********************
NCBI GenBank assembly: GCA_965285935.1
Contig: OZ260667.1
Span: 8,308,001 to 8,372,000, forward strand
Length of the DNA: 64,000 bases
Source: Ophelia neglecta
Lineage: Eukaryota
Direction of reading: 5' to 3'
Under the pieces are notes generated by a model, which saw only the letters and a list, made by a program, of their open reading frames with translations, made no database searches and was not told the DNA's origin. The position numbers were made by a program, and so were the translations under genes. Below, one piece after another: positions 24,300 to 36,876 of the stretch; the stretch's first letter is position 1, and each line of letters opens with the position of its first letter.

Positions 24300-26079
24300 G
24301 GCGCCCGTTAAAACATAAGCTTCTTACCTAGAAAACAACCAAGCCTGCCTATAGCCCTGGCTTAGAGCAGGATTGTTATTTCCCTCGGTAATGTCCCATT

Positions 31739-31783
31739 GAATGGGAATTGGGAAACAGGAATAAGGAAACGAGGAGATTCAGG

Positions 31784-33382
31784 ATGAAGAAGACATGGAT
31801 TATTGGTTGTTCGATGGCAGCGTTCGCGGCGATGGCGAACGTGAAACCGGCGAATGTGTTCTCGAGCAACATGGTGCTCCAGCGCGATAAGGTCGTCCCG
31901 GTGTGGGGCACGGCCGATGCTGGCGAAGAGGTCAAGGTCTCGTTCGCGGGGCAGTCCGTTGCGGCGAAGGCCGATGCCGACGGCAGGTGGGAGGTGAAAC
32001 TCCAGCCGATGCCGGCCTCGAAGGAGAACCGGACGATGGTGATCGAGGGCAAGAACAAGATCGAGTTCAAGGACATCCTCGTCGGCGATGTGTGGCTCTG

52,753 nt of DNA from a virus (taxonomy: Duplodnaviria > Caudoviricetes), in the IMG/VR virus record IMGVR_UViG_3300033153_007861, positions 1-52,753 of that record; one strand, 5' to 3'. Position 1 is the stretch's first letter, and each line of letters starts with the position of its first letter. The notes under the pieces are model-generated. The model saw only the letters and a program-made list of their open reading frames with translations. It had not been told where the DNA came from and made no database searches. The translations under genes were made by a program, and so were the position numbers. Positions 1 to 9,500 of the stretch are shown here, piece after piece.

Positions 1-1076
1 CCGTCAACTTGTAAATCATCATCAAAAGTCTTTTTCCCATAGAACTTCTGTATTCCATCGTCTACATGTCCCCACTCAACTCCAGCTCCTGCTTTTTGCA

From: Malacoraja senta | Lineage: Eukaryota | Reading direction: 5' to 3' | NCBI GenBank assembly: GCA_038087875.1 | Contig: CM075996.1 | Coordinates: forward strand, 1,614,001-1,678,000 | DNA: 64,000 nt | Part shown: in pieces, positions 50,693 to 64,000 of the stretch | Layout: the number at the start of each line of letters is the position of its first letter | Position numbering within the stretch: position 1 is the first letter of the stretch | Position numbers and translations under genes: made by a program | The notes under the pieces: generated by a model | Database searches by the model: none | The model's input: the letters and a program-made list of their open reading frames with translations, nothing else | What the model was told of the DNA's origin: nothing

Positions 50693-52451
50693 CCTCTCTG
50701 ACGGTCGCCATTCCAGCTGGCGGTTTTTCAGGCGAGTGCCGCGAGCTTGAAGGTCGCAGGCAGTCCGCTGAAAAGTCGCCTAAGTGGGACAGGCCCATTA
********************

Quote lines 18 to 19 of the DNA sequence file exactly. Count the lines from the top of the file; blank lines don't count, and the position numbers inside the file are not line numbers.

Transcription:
32001 TCCAGCCGATGCCGGCCTCGAAGGAGAACCGGACGATGGTGATCGAGGGCAAGAACAAGATCGAGTTCAAGGACATCCTCGTCGGCGATGTGTGGCTCTG

52,753 nt of DNA from a virus (taxonomy: Duplodnaviria > Caudoviricetes), in the IMG/VR virus record IMGVR_UViG_3300033153_007861, positions 1-52,753 of that record; one strand, 5' to 3'. Position 1 is the stretch's first letter, and each line of letters starts with the position of its first letter. The notes under the pieces are model-generated. The model saw only the letters and a program-made list of their open reading frames with translations. It had not been told where the DNA came from and made no database searches. The translations under genes were made by a program, and so were the position numbers. Positions 1 to 9,500 of the stretch are shown here, piece after piece.